/ Nathan Eshelman

Sanctorum Communionem

Last week I found myself in a very empty fellowship hall at the church where I pastor. The chairs and tables have been put away since March and we have not had a fellowship lunch since then. Occasionally my kids will say, “Remember at fellowship lunch when….” and they will tell a story or mention a favorite recurring dish or dessert.

As I stood there in that big echoey room, I sighed and considered all that has not gone on in there since March. “I believe the communion of the saints.”

Those old ancient words.

Credo… sanctorum communionem.

I walked over to the wall and noticed the calendars had also not been updated:


We keep a quarterly schedule on the wall on white board calendars. They were all still in place. Birthdays and anniversaries and events had gone by.

Covid-19 has been especially difficult for many congregations. Every one has their story, and I am not elevating my congregation’s experience as an example of Christian suffering. Not at all. It has not been easy—but God has been gracious, for sure.

We have continued to meet weekly in our beautiful courtyard to pray and sing and hear the Word of God preached. We had one outdoor baptism and we’ve received the sacrament of the Lord’s Supper on two occasions while seated in the grass under the deep blues and greens of the midcentury stained-glass window.

God has been so good to us. One younger member said to me that it was “like worshiping in a fairy garden.” I’ve never been in a fairy garden, but I can imagine the similarities—purple and red blossoms all around, sun-drenched grass, beautiful stained-glass against the khaki stuccoed walls. Interesting variations of hummingbirds and butterflies.

Sure, a fairy garden.

We are meeting. We are worshiping.

Credo… sanctorum communionem. I believe the communion of saints.

We have gotten back to the basics--to the essence of church. The church gathers for worship; the church prays together. We sing the psalms and we hear the Word of God read and preached. This, in many ways, is central to the calling of the church—worship is central to the church’s mission. We must never forget that and be mindful of the fact that the medieval church crumbled--in part--due to required over-scheduled-events and days that took away from the simplicity and beauty of the Sabbath’s worship of God. The Lord is gracious; worship continues.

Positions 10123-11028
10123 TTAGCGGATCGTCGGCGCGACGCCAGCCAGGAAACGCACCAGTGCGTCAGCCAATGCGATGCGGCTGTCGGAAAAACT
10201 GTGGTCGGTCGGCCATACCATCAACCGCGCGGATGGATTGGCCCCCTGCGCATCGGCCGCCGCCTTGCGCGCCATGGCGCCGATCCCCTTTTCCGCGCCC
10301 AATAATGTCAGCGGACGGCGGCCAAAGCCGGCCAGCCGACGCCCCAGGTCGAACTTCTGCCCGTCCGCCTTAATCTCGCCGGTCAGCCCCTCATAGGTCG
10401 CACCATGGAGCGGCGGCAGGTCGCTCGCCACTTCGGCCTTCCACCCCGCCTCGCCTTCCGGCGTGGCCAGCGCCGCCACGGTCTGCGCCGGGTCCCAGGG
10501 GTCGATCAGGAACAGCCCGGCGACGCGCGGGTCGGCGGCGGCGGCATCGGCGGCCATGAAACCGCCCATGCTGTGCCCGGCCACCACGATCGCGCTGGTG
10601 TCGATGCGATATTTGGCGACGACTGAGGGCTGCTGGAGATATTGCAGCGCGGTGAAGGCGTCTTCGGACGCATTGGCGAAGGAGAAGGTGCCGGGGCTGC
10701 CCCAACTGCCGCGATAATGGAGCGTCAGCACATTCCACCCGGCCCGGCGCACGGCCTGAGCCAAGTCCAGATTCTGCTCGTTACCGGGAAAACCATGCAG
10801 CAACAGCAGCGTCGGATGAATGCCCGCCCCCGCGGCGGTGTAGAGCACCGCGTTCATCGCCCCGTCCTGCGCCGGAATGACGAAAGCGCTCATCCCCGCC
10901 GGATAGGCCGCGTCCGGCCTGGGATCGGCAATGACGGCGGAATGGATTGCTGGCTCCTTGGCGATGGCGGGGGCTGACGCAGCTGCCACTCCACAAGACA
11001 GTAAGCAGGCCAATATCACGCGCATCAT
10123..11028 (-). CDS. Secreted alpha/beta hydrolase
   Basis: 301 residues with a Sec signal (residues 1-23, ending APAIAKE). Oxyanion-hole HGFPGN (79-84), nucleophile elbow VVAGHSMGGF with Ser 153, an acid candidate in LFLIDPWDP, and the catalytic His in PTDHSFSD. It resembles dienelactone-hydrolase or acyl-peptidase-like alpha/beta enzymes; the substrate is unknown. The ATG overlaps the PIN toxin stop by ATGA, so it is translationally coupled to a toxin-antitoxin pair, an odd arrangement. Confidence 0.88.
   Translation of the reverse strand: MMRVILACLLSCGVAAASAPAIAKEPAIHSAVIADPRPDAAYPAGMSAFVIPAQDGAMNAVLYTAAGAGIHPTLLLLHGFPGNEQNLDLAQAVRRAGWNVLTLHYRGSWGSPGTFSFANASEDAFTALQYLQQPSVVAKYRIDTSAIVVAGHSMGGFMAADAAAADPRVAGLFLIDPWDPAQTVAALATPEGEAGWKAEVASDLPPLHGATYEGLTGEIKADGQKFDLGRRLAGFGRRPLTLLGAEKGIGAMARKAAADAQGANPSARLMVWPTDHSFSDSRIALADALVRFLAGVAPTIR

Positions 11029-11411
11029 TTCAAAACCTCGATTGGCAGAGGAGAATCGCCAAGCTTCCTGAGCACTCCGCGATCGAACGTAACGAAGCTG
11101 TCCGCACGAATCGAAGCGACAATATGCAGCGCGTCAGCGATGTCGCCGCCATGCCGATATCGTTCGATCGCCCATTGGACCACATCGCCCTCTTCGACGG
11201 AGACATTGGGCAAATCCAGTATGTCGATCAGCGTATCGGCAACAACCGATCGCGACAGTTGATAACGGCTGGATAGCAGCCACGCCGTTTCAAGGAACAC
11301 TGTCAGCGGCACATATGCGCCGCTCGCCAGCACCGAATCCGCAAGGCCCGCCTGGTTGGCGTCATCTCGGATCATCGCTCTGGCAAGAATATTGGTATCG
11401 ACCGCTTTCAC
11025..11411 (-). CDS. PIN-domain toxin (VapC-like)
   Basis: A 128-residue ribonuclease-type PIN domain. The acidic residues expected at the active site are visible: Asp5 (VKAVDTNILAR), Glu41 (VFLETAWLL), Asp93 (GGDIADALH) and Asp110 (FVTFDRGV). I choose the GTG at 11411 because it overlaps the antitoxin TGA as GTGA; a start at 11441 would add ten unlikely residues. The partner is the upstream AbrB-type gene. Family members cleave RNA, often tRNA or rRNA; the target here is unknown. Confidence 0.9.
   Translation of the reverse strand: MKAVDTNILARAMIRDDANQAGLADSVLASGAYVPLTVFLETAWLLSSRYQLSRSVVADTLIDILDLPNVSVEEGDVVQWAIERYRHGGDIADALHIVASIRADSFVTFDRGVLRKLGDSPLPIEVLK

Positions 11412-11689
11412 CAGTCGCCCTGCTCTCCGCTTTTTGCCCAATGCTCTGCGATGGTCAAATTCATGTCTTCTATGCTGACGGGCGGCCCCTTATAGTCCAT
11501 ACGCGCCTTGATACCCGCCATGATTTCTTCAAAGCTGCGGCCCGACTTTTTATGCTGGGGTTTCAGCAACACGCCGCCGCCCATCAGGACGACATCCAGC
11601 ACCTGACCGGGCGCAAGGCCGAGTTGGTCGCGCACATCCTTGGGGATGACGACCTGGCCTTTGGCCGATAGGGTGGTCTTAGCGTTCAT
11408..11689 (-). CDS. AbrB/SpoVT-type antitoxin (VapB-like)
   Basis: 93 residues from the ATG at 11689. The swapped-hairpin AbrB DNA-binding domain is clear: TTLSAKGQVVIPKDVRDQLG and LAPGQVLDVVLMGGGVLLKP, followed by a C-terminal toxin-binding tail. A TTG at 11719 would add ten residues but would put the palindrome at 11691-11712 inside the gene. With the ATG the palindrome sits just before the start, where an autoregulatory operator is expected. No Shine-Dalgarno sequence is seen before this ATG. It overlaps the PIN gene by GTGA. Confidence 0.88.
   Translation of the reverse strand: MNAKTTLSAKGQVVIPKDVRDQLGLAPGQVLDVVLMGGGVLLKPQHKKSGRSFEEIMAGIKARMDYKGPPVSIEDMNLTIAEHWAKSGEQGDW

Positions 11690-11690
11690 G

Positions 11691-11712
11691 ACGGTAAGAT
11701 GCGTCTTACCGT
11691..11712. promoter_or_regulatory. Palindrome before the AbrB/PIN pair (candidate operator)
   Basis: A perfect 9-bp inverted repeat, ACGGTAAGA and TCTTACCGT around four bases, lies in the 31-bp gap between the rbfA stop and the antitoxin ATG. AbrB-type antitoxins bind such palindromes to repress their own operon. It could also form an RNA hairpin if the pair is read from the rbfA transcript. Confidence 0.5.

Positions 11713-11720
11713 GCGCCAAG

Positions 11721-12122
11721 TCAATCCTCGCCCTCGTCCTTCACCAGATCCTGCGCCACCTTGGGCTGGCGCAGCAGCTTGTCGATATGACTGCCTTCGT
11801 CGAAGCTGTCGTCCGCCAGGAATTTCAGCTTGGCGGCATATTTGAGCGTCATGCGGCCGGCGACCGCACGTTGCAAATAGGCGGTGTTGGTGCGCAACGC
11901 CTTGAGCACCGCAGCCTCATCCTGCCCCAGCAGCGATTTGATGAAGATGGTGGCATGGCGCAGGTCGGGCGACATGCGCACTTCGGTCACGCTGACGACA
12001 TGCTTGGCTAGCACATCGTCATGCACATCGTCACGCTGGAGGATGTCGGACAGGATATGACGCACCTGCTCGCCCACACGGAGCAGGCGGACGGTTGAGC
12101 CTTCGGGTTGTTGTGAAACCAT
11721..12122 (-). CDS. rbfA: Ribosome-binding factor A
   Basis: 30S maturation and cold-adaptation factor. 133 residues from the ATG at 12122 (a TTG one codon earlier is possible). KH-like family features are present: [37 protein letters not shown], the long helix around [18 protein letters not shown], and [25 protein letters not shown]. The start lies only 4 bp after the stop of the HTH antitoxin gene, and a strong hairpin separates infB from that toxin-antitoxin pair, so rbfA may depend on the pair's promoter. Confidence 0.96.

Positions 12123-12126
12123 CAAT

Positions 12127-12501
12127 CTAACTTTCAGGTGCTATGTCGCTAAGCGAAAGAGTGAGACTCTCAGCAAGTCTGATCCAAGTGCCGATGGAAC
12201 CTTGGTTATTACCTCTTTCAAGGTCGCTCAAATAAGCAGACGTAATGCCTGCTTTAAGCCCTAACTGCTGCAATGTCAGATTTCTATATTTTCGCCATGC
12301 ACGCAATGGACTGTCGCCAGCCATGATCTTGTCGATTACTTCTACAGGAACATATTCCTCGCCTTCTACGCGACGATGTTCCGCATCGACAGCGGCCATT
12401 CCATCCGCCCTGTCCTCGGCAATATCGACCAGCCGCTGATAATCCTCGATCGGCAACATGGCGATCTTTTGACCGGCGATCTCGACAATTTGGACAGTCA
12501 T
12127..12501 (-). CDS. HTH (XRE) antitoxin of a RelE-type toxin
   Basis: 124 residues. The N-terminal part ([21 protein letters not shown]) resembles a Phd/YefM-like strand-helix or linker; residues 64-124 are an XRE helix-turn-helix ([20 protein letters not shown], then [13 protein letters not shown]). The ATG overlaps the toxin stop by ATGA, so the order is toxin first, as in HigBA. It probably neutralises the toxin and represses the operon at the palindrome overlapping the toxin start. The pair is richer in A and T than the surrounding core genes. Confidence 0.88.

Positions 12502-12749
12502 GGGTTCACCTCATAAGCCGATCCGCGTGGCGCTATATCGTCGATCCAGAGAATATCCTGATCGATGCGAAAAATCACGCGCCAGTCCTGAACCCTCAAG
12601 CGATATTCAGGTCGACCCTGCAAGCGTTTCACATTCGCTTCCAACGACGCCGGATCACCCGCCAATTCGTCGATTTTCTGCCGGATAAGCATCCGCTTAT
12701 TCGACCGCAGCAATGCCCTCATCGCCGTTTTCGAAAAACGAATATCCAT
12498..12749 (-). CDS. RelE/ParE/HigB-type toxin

Credo…sanctorum communionem. I believe the communion of saints.

With that said, as Presbyterians, we confess that communion of saints begins with union with Christ (WCF 26.1) and is expressed in the mutual worship of the church, as well as mutual fellowship and duties.

Our Confession of Faith says that communion of saints is expressed "in the worship of God; and in performing such other spiritual services as tend to their mutual edification; as also in relieving each other in outward things, according to their several abilities, and necessities… (WCF 26.2).”

So God would require more of his people than merely gathering for worship, as strange as that sounds. Worship, although central, is not alone as the only basic. We must pursue ways to minister to one-another and to edify one-another. The church must seek to relieve those who are in need.

Credo… sanctorum communionem. I believe the communion of saints.

Despite our mutual, providential, burden monikered Covid-19, many congregations have continued to worship—and that is great—it is central to communion of the saints; that ancient profession of what is fundamental in the Christian faith. But we also confess that this communion requires fellowship, mutual ministry, and relief.


These aspects of communion of saints  are also central and basic to the Christian life—even in times of plague.

As I cleaned off the dates and events bygone from that white board in the fellowship hall it was difficult cleaning. The dry-erase dates had impressed themselves into the board and required a bit of a scrubbing. I was reminded that month-to-month my brother elders have encouraged our flock to find creative ways to get together and to have fellowship.

Fellowship is not the extra of the Christian life. It is not the dessert table’s bounties, of which you may or may not partake.

Credo… sanctorum communionem. I believe the communion of saints.

It is required.


Don’t lose sight to what God is calling the church in the midst of this providence.

Church, what do you believe?

Nathan Eshelman

Nathan Eshelman

Pastor in Orlando, studied at Puritan Reformed Theological & Reformed Presbyterian Theological Seminaries. One of the chambermen on the podcast The Jerusalem Chamber. Married to Lydia with 5 children.

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